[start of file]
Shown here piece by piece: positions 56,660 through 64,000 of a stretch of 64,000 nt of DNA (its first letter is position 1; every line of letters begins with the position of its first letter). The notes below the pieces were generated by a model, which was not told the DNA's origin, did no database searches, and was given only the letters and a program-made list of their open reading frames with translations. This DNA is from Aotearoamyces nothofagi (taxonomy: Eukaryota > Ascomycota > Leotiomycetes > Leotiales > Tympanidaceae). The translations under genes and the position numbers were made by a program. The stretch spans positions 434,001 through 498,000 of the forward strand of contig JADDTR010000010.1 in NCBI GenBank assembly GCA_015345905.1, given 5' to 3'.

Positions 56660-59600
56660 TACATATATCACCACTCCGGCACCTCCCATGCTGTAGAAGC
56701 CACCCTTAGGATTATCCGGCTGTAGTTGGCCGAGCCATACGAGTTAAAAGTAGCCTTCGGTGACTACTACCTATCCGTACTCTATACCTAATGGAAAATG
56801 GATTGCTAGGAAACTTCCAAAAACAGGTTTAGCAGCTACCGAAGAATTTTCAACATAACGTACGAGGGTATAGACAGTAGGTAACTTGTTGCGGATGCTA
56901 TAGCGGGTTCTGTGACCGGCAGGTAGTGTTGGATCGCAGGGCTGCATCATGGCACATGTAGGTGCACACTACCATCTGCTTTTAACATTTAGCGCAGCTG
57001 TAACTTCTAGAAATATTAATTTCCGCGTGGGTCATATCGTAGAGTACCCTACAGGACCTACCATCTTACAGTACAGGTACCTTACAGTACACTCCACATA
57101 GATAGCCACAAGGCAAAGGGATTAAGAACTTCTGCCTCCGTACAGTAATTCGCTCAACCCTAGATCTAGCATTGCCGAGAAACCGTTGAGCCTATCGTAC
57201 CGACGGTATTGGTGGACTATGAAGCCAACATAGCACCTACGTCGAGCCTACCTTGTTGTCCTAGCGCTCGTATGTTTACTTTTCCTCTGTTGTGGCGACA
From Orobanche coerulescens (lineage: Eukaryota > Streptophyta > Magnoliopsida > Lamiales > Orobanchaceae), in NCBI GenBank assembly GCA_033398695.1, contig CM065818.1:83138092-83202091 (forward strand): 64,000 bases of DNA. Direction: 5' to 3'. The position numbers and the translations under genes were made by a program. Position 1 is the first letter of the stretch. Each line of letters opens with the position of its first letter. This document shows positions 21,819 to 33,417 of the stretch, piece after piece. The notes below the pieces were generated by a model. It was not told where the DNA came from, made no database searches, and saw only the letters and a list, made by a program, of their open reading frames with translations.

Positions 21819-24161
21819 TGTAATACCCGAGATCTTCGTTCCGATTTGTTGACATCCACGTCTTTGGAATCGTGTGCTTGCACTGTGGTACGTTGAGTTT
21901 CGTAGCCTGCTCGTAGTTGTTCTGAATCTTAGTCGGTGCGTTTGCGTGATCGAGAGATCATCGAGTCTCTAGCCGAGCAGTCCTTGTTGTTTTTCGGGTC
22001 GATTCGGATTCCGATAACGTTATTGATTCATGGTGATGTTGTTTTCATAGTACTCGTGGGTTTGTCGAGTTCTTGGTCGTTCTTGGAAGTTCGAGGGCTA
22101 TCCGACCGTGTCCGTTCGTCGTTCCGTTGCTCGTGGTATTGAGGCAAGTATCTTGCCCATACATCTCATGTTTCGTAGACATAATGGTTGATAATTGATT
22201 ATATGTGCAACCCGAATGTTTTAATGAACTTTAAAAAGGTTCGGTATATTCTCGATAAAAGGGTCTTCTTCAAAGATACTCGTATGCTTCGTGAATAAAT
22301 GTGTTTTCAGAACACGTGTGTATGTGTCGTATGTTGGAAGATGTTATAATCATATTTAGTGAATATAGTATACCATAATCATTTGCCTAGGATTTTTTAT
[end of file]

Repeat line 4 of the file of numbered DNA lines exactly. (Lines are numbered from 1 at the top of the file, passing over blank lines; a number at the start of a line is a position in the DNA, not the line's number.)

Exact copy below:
56701 CACCCTTAGGATTATCCGGCTGTAGTTGGCCGAGCCATACGAGTTAAAAGTAGCCTTCGGTGACTACTACCTATCCGTACTCTATACCTAATGGAAAATG